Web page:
Export your data. Finally, even if you don’t have a playbook, it may be a good idea to export your data. Google Optimize allows you to export experiment data into CSV flies. Make sure you do this for key experiments.
What’s Next? Is Optimize Being Replaced?
There are four likely options on how things can develop: a new, revamped tool is relaunched, Google retires from CRO things, Google develops testing functionality for GA4, Google makes it easier for third-party tools to integrate into GA4.
It is easy to draw parallels between Google making foundational changes to Google Analytics (GA4) and Optimize, but it is not the same. Communication so far is clear there is no next-generation Google Optimize coming, so let’s take a look at the other likely scenarios.
Scenario 1: Google Retires from CRO. As of January 23, 2023, no plans to replace Google Optimize have been announced, but I doubt Google will just step away from conversion rate optimization all together. They are already mentioning they will “investing in A/B testing in Google Analytics 4”. Granted, we can take Google announcements with a grain of salt, but one thing is for sure: testing is part of Google approach to the web, some solution needs to materialize.
Scenario 2: GA4 Introduces Testing Functionality. This is what they are hinting will happen. But a closer read on what they are saying, they mention “We therefore have decided to invest in solutions that will be more effective for our customers.” This suggests there will be more than one way to tackle the need for customers to develop A/B testing capabilities, which points more towards the last option.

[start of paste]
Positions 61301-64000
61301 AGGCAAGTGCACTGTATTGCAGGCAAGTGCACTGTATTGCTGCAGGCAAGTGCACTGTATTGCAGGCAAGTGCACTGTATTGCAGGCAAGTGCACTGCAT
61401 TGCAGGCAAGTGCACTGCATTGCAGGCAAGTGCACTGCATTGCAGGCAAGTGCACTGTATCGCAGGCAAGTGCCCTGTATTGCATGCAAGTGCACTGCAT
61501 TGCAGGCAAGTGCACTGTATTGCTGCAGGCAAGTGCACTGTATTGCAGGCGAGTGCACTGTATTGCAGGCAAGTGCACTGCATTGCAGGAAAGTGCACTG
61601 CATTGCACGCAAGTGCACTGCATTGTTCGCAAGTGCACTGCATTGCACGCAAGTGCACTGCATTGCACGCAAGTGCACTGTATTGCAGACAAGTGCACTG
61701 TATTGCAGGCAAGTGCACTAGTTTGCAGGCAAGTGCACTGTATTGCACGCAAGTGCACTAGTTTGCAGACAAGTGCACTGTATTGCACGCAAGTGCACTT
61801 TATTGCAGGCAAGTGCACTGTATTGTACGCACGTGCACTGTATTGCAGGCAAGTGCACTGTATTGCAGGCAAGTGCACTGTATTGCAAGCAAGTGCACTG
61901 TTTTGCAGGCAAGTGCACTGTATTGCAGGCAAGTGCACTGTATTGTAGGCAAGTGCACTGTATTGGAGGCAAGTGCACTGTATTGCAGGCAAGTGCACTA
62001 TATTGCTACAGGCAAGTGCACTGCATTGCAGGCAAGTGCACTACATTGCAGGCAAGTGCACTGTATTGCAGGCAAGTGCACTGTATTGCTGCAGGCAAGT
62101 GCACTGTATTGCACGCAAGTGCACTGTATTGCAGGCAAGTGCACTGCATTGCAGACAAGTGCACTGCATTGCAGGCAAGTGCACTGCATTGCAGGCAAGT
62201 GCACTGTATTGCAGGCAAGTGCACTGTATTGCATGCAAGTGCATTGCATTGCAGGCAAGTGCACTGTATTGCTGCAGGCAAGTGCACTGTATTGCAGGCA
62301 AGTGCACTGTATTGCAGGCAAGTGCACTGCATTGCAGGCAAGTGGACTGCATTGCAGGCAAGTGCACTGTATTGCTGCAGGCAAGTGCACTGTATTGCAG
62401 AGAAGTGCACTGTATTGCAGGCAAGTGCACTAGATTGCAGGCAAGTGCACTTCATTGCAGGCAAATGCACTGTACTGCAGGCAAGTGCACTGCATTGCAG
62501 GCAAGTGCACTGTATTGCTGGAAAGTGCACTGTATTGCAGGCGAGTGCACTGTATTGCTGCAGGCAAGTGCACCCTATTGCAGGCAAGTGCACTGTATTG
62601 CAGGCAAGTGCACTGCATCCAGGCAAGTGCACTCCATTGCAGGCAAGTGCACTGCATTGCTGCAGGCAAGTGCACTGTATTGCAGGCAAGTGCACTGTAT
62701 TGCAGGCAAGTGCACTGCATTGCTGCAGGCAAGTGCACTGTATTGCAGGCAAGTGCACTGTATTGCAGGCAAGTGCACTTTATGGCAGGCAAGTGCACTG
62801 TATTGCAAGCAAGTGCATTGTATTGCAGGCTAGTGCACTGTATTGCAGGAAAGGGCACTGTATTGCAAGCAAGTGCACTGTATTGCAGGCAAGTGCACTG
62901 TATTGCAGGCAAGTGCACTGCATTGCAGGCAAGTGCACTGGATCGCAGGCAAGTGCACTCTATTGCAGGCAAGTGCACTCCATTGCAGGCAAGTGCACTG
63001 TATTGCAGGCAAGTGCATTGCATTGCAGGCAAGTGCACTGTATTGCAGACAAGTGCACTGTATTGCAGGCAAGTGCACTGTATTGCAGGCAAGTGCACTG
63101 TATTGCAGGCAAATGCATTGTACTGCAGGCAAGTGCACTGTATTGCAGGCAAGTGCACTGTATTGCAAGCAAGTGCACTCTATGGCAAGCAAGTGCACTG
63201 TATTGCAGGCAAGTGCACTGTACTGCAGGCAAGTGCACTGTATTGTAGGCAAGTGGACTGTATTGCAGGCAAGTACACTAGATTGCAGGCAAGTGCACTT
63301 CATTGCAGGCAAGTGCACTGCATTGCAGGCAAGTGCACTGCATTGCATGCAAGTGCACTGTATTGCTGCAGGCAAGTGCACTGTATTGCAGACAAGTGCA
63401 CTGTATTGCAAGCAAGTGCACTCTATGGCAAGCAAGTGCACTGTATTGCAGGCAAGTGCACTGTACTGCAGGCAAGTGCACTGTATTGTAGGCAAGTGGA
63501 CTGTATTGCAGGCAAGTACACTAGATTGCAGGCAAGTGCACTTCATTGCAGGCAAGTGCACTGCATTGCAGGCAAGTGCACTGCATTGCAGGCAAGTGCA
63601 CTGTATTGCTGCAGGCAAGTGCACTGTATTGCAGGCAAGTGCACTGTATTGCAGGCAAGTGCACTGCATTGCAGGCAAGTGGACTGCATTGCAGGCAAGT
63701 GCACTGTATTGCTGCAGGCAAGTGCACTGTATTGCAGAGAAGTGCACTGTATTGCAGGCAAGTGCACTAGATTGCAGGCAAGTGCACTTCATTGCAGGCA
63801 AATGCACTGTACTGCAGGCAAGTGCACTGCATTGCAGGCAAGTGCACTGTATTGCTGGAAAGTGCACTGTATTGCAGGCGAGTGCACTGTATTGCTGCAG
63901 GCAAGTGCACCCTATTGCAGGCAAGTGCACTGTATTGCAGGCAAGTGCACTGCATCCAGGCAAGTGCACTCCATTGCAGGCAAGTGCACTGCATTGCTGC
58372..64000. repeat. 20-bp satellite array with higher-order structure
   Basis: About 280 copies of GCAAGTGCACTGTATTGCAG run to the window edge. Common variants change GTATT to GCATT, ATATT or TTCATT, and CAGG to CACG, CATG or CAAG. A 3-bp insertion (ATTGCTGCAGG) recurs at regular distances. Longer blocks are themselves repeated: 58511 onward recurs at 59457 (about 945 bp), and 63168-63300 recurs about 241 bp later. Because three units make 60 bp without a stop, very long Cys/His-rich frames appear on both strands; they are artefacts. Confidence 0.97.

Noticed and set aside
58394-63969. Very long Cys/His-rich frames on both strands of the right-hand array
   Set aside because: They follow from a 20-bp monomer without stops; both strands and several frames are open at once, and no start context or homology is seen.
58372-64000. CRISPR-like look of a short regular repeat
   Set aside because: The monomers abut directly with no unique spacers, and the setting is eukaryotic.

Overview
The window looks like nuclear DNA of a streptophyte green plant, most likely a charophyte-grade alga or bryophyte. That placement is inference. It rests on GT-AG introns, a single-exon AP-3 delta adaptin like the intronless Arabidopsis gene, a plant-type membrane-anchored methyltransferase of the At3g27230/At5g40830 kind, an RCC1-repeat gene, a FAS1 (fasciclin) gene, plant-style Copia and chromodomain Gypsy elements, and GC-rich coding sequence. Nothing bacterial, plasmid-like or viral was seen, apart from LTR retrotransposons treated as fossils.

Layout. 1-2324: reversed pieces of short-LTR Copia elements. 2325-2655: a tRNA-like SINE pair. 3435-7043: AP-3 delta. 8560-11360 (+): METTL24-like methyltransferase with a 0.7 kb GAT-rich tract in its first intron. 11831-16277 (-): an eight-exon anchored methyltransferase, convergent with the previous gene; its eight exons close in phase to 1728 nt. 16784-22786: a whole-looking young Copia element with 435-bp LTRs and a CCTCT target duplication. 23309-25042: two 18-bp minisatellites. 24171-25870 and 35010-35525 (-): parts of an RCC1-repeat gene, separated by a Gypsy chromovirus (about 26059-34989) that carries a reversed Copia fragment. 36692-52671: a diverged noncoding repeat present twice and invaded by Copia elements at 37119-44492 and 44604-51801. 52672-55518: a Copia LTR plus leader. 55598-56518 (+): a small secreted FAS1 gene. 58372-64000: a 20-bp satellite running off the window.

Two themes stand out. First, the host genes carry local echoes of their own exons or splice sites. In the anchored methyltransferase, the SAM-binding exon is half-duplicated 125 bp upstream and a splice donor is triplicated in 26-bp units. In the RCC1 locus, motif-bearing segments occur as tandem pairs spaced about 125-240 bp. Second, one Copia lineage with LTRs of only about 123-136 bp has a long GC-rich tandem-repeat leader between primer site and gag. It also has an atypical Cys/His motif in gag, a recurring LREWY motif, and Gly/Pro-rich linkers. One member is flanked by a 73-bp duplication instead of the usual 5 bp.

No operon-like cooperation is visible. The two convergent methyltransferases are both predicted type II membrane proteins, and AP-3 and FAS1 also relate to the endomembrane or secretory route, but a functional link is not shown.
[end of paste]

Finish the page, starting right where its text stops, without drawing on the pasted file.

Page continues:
(Most likely) Scenario 3: GA4 Leans on Integration With Third-Party Tools. GA is already doing this to some extent. The question is, is this strategy moving forward?
Considering Google has launched 3 versions of their CRO tool offering, and are sunsetting the latest one, I wouldn’t be surprised if short- to mid-term plans revolve more around 3rd party tools rather than a revamp of their own tool.
That said, it is not hard to imagine GA4 has been developed to adapt big CRO ideas at some point in the future. GA4 is built to accommodate machine learning in a variety of ways. It is not a far-fetched idea this functionality will be leveraged for CRO in one way or another.
Look for an Alternative To Google Optimize
Now for the fun part – go shopping! I mean, you have to, right?
There are a variety of great tools out there, and every team will have different preferences depending on volume, current tool stack, geography, etc.
Alternatives to Google Optimize include: Optimizely, CrazyEgg, Adobe Target, Qubit, SiteSpect, Convert and more. A quick web search you yield even more options.
No one who is happily using a tool for their business likes to hear that tool is being discontinued, but now that we now it’s happening, there is no other option but to act. And it will be best to act early to save hardship later on.
First, get your house in order. Doing so will make the transition easier and will also reveal some of the needs you are looking for in your new tool.
Second, go shopping! Surely all CRO tools that currently compete with Optimize will be planning deals to lure clients from Google Optimize. Take advantage of this and leverage your position early.
Lastly, review your approach to testing. Take this as an opportunity stand back and take a your testing program overall.